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Comanche Trace

Step by Step

Posted by Jane on December 1, 2011 at 3:02 AM


It’s December, the Holidays are upon us, and how many times have you already said, “I don’t have time!”? Too much to do, not enough hours in the day… There’s no doubt that this time of year brings challenges unlike the other 11 months. We need to do our normal activities as well as fit in extra shopping, entertaining, holiday cooking, out of town guests, etc., etc., etc. No wonder we’re stressed! Something will just have to go!

What will it be for you? Will it be your healthy eating habits? Christmas time brings such tempting treats – how can we resist? Or will it be your exercise routine? (You do have a routine, don’t you?) You can just shove that routine aside for now and save it for the New Year and its obligatory resolution making, right? Well, you could, or you could avoid the typical December weight gain and begin January in better shape than ever. “How can I do that”, you may ask, “when I just don’t have time?”

I have just the answer for you – INTERVAL TRAINING. I’ve touched on this topic in several of my previous articles, but I’d like to go into a bit more detail. Let me give you three good reasons why you should continue reading:
Get a more effective workout in less time.
Slows your aging process.
Increases your rate of calorie burning.
Got your attention?

There is nothing wrong with walking an hour nearly every day. In fact, if that’s your current routine, congratulations for your dedication! You’ve already mastered the fi rst requirement for success – commitment. But let’s see what you can do to increase the effectiveness of your workout.

Interval training is defi ned as short bursts of higher intensity work followed by periods of rest or low activity. Unless you are currently training for a long distance endurance event where extended periods of aerobic activity are necessary, studies have shown that shorter bouts of exercise that focus on increased heart rate are more effective in overall physical conditioning. By including some interval training in your cardio routine, you could easily cut your workout time in half, while increasing its effectiveness.

Our muscles need oxygen for fuel. As we age, however, our hearts beat slower and pump less blood to those muscles, and our lung capacity also decreases. What happens? We grow weak and lose our stamina. Research has shown, though, that regular aerobic exercise can decrease biological age by 10 years or more. (Shephard 2008) When we increase the cell production in the blood, more energy is produced. Interval training is one of the most effective ways to exercise at a high enough intensity to signifi cantly increase oxygen demands and thus slow the aging process. (Wright & Perricelli 2008) As opposed to exercising at a constant pace, interval training is exercise with brief periods of high intensity, forcing the body to adapt in ways that slow aging. Just as REST is important for the body to adapt, INTENSITY is the key ingredient to cause change. Both rest and intensity are the keys to interval training.

There’s a thought process that working out for longer periods of time in a moderate intensity heart rate zone (50 – 65%) will lead to more fat loss. Really, however, adding more time to a lower intensity workout only makes your body more effi cient at that intensity. In order to get our bodies to their most effi cient level, however, higher intensity exercise must be introduced. The higher intensity causes the body’s metabolism to increase, thus enabling us to continue burning calories at an increased rate even after the exercise session is completed.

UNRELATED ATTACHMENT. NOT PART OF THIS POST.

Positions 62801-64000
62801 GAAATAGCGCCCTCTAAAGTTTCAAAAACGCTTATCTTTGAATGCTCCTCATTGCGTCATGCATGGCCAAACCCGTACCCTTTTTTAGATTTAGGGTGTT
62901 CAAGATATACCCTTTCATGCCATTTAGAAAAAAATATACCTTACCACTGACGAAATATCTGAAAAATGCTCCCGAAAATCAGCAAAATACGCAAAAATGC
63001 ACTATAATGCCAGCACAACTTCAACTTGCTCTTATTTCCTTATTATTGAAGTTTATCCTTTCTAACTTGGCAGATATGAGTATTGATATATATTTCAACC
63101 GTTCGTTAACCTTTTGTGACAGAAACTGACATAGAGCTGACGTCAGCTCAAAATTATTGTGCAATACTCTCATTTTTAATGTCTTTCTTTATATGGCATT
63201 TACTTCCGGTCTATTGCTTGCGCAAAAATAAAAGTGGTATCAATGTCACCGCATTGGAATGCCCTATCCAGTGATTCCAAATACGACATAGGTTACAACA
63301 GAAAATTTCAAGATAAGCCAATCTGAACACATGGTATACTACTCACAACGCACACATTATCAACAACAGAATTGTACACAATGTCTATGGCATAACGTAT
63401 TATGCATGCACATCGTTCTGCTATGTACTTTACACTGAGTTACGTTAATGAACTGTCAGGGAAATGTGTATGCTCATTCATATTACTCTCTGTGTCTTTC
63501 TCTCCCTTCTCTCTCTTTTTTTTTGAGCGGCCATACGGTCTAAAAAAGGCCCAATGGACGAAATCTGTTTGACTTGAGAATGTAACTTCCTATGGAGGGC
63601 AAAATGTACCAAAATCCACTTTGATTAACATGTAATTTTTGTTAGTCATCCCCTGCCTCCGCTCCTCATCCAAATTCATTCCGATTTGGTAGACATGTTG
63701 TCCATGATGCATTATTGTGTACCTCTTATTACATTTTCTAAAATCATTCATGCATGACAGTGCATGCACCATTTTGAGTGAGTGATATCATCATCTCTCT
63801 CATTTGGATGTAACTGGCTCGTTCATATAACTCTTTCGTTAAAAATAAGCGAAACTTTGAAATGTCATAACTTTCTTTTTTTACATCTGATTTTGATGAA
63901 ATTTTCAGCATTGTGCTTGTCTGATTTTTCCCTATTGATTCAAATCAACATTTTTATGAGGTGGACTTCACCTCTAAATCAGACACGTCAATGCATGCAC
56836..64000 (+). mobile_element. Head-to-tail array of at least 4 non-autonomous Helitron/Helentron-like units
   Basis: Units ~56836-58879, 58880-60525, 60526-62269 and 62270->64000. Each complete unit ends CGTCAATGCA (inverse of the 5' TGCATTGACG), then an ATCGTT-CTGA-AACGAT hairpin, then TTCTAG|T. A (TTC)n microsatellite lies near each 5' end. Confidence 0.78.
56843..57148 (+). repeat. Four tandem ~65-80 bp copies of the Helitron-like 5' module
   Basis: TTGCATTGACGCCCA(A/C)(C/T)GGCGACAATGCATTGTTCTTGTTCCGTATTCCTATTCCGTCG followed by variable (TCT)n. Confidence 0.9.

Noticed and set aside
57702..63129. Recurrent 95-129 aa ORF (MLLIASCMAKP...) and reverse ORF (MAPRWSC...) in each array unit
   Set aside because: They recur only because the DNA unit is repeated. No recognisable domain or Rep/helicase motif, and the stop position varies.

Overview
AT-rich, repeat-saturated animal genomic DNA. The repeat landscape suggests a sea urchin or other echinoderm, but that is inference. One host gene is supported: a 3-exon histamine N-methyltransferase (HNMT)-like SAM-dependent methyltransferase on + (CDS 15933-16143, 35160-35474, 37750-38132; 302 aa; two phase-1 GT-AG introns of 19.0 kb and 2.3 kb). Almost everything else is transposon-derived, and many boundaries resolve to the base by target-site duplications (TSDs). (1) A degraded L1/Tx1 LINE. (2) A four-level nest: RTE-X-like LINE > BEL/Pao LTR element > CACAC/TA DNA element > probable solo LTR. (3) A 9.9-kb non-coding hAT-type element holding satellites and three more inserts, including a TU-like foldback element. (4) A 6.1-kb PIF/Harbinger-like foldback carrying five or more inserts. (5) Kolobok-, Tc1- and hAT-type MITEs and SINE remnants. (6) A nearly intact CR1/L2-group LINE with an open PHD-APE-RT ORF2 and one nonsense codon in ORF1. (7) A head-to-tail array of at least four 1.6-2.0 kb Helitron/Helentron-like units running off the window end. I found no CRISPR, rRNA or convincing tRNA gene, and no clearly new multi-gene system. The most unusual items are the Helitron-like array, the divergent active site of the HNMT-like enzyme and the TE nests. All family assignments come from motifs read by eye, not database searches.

How can i incorporate interval training into my current routine?
The easiest way is to choose your favorite cardio activity and introduce intervals into it. For example, walking: Walk at a normal pace for a 10 minute warm up. Then, using a watch, speed up the pace and walk as fast as you can for 30 seconds to one minute. Cool down for the same amount of time at your normal pace. Repeat that sequence for at least 5 minutes. Prefer the Eliptical machine or a stationary bike? Warm up for 10 minutes at an easy resistance level. Then, increase the level by at least 3 for 30 seconds, followed by another increase of 3 for 30 seconds. Revert back to the second level for 30 seconds followed by another 30 seconds at the difficult level. Do this for at least 5 minutes. Always finish any workout by cooling down at an easy pace for at least 5 minutes.

Should i do this every time i work out?
No. The interval workout should be done 2 to 3 times a week. Do your constant pace, slower cardio workout the other days.

I’m worried about my knees. Will this be too much impact?
If you tolerated walking before, this should not create more impact. If high impact activities are taking a toll on your joints, try low impact machines such as the Eliptical or the stationary bike. i don’t have a heart rate monitor. how can i tell if i’m getting my heart rate in the proper zone? There is another way to measure heart rate activity without a monitor. It is called Rate of Perceived Exertion (RPE). On a scale of 1 through 10, 1 would be how you feel sitting still while 10 is how you feel doing an activity that’s sustainable for only a few seconds. With interval training, your RPE during the 5 minutes should vary from 6 to 8.

I’m just starting to exercise. Is this a good choice for me?
Always check with your physician before beginning any exercise program. With his or her okay, fi nd a certifi ed personal trainer to customize a program to fi t your needs. The proper program can start where you are now and take you to that next, healthy level.

My best wishes to all of you for a blessed holiday season and a happy and healthy 2012. Please contact me if I can get you started on your path to better fi tness in the New Year.


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